Opportunities for Telematics, a Healthy RaaS/CAPEX Balance, and a Note of Caution for LiDAR


Given the increasing number of autonomous forklifts, trailer unloading and loading looks to be the most sought-after application, given its uniformity and simplicity. Fox Robotics has dedicated its full efforts to this application, citing significant demand from customers looking to automate their pallet handling at the dock. As discussed previously in ABI Insight “Accessing the Value of Industrial Telematics Data,” telematics solutions at the material handling level will see growing interest as automation expands. This is a key opportunity for established fleet telematics vendors to build partnerships with Original Equipment Manufacturers (OEMs) in this area.

While AMRs have dropped somewhat from their hype cycle seen through 2023, the emergence of new vendors indicates the market has not entered the consolidation phase that many in the industry predicted. As discussed previously in ABI Insight “The Mobile Robot Acquisition Trend Continues as Rockwell Automation Acquires Clearpath Robotics,” the broad array of use cases along the supply chain and in manufacturing continues to open opportunities, and the scalable nature of the technology allows startups to continue to pop up, finding success in small, customized deployments. From a purchasing model perspective, a healthy mix of end users are still looking for Robotics-as-a-Service (RaaS) models and purchasing the AMRs outright, so no model is currently winning over the other.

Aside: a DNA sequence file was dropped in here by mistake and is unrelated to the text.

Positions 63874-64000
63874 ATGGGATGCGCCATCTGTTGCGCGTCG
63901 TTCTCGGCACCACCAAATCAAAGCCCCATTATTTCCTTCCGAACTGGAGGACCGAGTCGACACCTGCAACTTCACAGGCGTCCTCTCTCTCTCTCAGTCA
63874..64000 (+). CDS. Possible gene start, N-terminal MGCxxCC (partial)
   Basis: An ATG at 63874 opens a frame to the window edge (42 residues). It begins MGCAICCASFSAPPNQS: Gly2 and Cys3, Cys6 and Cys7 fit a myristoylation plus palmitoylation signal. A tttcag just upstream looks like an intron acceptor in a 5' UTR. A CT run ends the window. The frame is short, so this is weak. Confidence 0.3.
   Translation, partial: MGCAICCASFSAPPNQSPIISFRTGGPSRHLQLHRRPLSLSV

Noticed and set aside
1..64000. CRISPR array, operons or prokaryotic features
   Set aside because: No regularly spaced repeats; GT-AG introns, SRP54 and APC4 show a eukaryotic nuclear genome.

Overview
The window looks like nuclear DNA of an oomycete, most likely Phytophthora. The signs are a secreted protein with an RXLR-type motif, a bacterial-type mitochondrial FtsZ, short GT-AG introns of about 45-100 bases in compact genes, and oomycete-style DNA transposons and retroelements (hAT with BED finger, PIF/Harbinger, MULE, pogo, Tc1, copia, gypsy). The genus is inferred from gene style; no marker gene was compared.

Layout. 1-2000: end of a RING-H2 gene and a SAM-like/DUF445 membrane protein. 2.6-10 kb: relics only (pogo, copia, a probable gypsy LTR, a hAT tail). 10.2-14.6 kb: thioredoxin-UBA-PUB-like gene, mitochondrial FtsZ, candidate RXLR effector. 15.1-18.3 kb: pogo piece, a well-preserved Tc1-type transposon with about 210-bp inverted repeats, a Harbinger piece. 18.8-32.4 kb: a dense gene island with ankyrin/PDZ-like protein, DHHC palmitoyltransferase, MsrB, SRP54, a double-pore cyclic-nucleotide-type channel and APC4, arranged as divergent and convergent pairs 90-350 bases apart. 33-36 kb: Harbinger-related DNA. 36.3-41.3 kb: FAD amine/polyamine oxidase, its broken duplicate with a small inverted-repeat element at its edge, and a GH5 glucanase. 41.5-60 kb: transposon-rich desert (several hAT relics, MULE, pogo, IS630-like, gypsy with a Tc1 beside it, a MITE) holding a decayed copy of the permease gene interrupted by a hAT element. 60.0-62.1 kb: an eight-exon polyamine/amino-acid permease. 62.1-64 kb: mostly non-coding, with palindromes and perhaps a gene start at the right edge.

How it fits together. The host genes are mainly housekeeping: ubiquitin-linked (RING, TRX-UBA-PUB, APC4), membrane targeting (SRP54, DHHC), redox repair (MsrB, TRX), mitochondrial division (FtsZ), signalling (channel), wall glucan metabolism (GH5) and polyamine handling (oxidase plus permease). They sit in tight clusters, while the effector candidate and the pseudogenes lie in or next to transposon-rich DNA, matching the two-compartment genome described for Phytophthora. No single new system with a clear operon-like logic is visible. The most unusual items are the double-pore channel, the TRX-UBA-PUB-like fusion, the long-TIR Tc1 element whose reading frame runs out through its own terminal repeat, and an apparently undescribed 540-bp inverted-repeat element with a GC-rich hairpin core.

Mobile automation and robotic picking solutions are increasingly using machine vision. Since discussing the developments in machine vision last year in ABI Insight “Developments in AI-Powered Image Processing Look Set to Propel Industrial Machine Vision Applications to New Heights,” more and more companies have leveraged the technology to enable more use cases and enhance perception, even replacing Light Detection and Ranging (LiDAR) entirely in newer models. While this does not indicate the end of LiDAR applications, LiDAR providers must continue to monitor how mobile robot solutions balance the two technologies and diversify accordingly if the balance starts to tip the other way.


Companies Mentioned